Puzzle of the Week #016, & Bonus Match Report!

Admittedly, it has been slightly longer than a week since our last round, but who’s counting!

Without further ado – our congratulations goes to Jim “Loco” Stevenson with the first correct answer in our last Puzzle. It was a lovely little thinker, with the solution as follows:

1… Nc5+
2. dxc5, O-O-O+ (leaving the Black King primed to take white’s Rook on next move)

Our master-quiz-setter Carsten noted, “It was really just an excuse to plug the Dutch author Tim Krabbe’s fantastic chess page. Forged the dated labour and lack of presentation, the content is probably the best of any chess site on the net.

Go to https://timkr.home.xs4all.nl/chess/chess.html and be amazed, and if you don’t then you lack a chess soul!”

While Carsten & Co. concoct some more fiendish puzzles, we bring you a writeup by our Correspondent of the Year 2018 of last week’s London Div 5 game. Enjoy!

11.04.18 – London Division 5: Hammersmith v Lewisham

Welcome to Charlie Sturt, who debuts this season for our Division 5 team, but has already campaigned in other leagues.

This match started off with our small team being in the middle third of the league. Comes to the penultimate match of the season and we’re in the bottom quarter. So it is with much relief that I can report a great win, almost a slam dunk, with a 3-1 score over Lewisham. Read on for the unexpectedly good news.

Our opponents, losing the toss, meant we were White on odd boards. I was preoccupied with my game and so saw little of anyone else’s game, so their commentary has been included here.

Chris (as Black) on board two, adopted something akin to the French Defence (Exchange Variation). After skirmishing on the queenside, Chris craftily prevented his opponent from castling, using his bishop. White tried to shield his king with a bishop on e2, but Black piled on the pressure on that square. While White mustered every piece he could in its defence, it was to no avail and Black delivered checkmate finally, slipping queen and bishop through the hapless defenders. First blood to Hammersmith and congrats to Chris! 1-0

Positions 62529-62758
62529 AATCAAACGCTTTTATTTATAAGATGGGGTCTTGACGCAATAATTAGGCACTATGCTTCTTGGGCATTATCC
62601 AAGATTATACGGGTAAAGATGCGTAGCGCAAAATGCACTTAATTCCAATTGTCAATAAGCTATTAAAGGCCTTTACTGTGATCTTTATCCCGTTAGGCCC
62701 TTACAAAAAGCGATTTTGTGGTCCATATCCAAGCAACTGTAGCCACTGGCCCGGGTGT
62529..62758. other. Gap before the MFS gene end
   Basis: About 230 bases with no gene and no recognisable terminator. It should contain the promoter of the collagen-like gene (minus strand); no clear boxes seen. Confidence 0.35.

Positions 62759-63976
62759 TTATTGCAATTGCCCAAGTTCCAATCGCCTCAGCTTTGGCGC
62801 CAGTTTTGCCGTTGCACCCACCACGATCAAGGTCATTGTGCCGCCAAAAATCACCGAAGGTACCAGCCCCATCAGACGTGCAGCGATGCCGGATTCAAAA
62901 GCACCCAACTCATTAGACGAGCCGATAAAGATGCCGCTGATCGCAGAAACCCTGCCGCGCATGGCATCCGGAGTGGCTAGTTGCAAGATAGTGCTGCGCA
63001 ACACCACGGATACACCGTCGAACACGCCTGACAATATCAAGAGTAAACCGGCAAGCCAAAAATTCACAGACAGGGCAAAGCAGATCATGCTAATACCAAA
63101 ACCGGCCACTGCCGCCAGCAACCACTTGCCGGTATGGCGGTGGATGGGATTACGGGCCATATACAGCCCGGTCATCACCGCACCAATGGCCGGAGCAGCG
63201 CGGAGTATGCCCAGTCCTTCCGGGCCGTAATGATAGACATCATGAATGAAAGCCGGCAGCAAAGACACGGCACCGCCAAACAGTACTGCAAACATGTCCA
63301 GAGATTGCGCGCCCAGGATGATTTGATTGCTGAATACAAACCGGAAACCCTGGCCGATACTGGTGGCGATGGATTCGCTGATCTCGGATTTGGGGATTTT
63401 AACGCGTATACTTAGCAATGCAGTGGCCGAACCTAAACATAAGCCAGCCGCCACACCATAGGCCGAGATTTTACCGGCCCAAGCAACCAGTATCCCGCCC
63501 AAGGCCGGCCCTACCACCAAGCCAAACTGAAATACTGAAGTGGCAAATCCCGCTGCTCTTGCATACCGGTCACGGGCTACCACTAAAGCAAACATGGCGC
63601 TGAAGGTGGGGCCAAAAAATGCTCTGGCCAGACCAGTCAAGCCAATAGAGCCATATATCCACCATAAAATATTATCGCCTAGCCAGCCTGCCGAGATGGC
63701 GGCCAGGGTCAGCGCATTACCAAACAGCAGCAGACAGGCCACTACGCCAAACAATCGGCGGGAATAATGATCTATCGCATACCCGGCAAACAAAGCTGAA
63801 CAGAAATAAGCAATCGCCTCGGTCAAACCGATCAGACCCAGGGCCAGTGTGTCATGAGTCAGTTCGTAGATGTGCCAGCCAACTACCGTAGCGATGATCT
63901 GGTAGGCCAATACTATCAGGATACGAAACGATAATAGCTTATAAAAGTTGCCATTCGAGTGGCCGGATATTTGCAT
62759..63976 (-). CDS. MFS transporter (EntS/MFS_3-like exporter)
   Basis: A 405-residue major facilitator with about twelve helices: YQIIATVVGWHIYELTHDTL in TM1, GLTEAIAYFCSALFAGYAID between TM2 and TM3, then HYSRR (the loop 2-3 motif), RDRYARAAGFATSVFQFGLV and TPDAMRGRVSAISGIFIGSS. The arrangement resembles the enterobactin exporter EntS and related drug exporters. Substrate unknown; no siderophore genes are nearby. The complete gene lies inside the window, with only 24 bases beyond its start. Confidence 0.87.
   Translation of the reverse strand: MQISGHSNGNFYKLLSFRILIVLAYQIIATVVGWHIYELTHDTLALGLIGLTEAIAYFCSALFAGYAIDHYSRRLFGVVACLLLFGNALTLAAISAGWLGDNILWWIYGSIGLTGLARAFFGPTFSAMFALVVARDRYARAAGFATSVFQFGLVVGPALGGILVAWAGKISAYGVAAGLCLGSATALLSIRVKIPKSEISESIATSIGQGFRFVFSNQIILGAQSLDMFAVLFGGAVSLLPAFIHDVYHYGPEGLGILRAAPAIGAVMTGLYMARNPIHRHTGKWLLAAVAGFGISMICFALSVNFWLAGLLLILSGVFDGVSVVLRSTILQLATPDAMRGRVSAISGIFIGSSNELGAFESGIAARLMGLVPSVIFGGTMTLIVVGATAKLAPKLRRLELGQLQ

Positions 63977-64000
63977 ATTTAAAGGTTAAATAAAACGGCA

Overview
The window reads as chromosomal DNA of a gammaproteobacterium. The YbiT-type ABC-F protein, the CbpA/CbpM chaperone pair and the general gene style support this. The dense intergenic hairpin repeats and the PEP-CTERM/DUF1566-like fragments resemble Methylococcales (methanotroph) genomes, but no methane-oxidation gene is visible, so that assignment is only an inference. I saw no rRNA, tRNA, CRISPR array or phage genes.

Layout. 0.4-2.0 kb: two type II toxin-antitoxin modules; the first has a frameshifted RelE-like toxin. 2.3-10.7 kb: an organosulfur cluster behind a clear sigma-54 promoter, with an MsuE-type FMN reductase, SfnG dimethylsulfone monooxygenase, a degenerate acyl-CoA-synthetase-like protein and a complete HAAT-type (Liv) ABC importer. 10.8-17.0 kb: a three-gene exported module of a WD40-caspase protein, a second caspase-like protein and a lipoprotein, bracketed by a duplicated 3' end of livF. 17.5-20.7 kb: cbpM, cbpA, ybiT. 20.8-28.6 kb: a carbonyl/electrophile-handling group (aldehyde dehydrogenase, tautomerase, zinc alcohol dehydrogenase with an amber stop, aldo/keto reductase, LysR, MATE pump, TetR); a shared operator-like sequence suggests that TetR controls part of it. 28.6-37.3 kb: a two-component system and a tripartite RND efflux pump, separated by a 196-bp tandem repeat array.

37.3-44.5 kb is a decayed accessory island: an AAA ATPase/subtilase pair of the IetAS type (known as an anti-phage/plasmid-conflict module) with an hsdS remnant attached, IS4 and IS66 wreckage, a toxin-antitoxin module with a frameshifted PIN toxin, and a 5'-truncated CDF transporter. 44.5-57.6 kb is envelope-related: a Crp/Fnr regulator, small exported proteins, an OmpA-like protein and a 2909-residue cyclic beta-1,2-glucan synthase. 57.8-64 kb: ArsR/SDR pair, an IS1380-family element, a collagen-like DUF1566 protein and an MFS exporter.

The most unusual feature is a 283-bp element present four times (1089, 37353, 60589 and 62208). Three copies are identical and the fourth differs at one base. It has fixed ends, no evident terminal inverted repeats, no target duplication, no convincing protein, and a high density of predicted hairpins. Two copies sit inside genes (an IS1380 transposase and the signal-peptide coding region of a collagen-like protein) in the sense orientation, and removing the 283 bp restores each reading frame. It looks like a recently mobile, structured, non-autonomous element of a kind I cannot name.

On board one, Nadhmi (as White) was up against a seasoned veteran looking for revenge after a previous defeat, and things looked very tough for Nadhmi in this game. Early on Black sacrificed a bishop for a pawn to attack White’s castled king. Black then forked White’s king and a rook with a knight. White however persevered and, fortifying his centre, was able to get counterplea against Black, who had not castled. Nadhmi started swapping of pieces and pawns. The end was inevitable, with king, knight and pawn against a king alone. Black resigned after the pawn was queened. 2-0 to Hammersmith.

Charlie, on board four, played very cautiously against a seasoned opponent. Charlie, employing quiet positional strategy, built up considerable advantage. His opponent had no chance and eventually succumbed. Hammersmith 3-0

A smiling Charlie, while Chris watches on, with Nadhmi and Robin both deep in thought

On board three, the captain looked like he was getting into trouble after fumbling against an obscure defence, 1.e4 d6, known as the Pirc. But as the middle game progressed, he was having a slight advantage, since he had a strong knight at d5, and Black had issues with king safety. White sacrificed a bishop for two pawns and White was doing fine, albeit 20 minutes down on the clock.

The first deadline came and went, with about even clock times. All queens and rooks were present, but Black had two stymied bishops facing a mere knight. White continued blocking Black attempts to free his pieces. Finally, after White lost a pawn by mistake in the centre, Black started to push the e and f-pawns to the 5th.

White was strategically lost. In the dying last two minutes, Black suddenly sacked his queen for the c3 pawn, protected by White’s queen, but the White queen was guarding the back row square b1 against checkmate, so couldn’t take the Black queen. White found a rook check, instead – but White, realising his mistake, reflected on the correct check. Yes, the sacrificial Black queen on c3 could in fact be taken (QxQ+!), with check on h7, and Black would have lost.

White was so chagrined, he’d had enough, and the flag on his clock cruelly dropped. So much for strategy, blunders quickly settled it!

Final score: Hammer 3 – 1 Lewisham

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